The Howling [Blu-Ray] Joe Dante

The Howling [Blu-Ray] Joe Dante
7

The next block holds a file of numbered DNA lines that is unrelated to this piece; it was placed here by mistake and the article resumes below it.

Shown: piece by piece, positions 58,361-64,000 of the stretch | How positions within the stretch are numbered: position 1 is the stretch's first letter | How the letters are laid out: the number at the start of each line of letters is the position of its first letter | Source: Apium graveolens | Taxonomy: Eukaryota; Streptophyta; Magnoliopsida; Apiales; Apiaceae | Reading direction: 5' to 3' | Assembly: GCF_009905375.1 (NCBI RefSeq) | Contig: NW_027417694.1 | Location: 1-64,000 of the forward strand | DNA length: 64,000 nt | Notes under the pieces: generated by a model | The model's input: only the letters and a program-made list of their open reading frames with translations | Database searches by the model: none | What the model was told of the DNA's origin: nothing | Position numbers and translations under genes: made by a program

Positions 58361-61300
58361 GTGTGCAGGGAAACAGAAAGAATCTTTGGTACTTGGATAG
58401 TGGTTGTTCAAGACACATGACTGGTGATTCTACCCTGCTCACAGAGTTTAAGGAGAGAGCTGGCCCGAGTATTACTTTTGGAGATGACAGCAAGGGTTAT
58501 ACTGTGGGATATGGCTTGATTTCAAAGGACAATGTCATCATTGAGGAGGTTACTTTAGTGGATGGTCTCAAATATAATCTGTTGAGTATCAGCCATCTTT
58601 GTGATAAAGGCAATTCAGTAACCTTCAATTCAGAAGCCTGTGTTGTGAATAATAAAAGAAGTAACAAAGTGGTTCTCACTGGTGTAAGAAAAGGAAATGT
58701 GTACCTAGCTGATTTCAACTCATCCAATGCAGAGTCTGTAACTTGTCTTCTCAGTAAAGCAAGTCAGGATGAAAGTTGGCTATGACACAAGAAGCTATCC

Heralded for its groundbreaking (and still unmatched, in terms of sheer visceral nastiness) werewolf transformations, Joe Dante's post-Network horror (comedy?) has aged remarkably well. This is due in large part to Rob Bottin's inventive practical effects work, but it's the Gremlins director's dark satire of a desensitized public as ambivalent about as they are hungry for the increasingly grim atrocities on their television screens that lends the film continued relevancy. Where screenwriter John Sayles veers from the course set by novelist Gary Brandner is why The Howling excels — everything before TV reporter Karen White and her husband retreat to "the Colony," a commune for depressed shape-shifters, is incisively constructed to make the viewer feel dirty by association. A scene where Karen's stalker tries to coax out her inner beast by forcing the terrified (and possibly slightly aroused) woman to watch snuff films in a porno booth during a ratings-grabbing sting operation gone off the rails is still the most uncomfortable moment in the movie, all but rubbing our noses in the scathing subtext. If Dante and Sayles had gone all the way with this concept, abandoning everything from the novel other than the idea of a woman dealing with psychological trauma from a werewolf assault, The Howling might have struck upon something transcendent of the genre. As it stands, this darkly funny lycanthropy tale feels disjointed. After the first act, the movie morphs into a straightforward, typically logic-defying creature feature; it works as macabre comedy and dated spectacle, but the monster action is rather boring compared to the surreal sleaze and wry cynicism sandwiching all the wolf play — the jaded voyeurism theme does eventually come full circle, but it feels tacked on. Shout! Factory's Blu-Ray collector's edition of this admirable, though uneven, horror classic is brimming with bonus content. The entire history of The Howling franchise is discussed in both a rambling interview with executive producer Steve A. Lane and in a feature commentary with author Gary Brandner. Company regular Michael Felsher interviews the author of multiple Howling novels (only one of which has been used as the basis for a film). It's one of a handful of fresh features for this high definition release and Felsher's calm, collected fandom makes for good conversation with the upbeat writer, who delivers an unexpected defence of Phillipe Mora, the director of the much-maligned Howling III: The Marsupials. Co-screenwriter Terrence Winkless contributes a recent interview, explaining what his first Hollywood writing credit meant for his career and not-so-gingerly toeing the subject of how his script was altered on the way to the screen. Though he obviously feels a little protective of his draft, Winkless's minor criticisms are good-natured overall; he certainly doesn't bear an obvious grudge like stop-motion animator David Allen. That guy is seriously pissed the studio didn't want to use his work. Other brand new features include "Cut to Shreds," an in-depth look at Mark Goldblatt's highly effective editing (credited with saving the picture by many involved) and the completely disposable "Horror's Hallowed Grounds," which is essentially Cribs for horror film geographical iconography. The best material is still found in archival features "Making a Monster Movie," "Unleashing the Beast" and a commentary with Dante and stars Dee Wallace, Christopher Stone and Robert Picardo. All three take an extensive look at the filmmaking process and contain smartly parsed pearls of wisdom from Dante like, "If you don't give the audience something to laugh at in a film like this, chances are they'll find it in the wrong place." Rounding out the exceptional supplemental material are outtakes, a set of deleted scenes with optional commentary, the theatrical trailer and a photo gallery. This definitive version of a seminal film is a must for horror buffs. (Shout! Factory)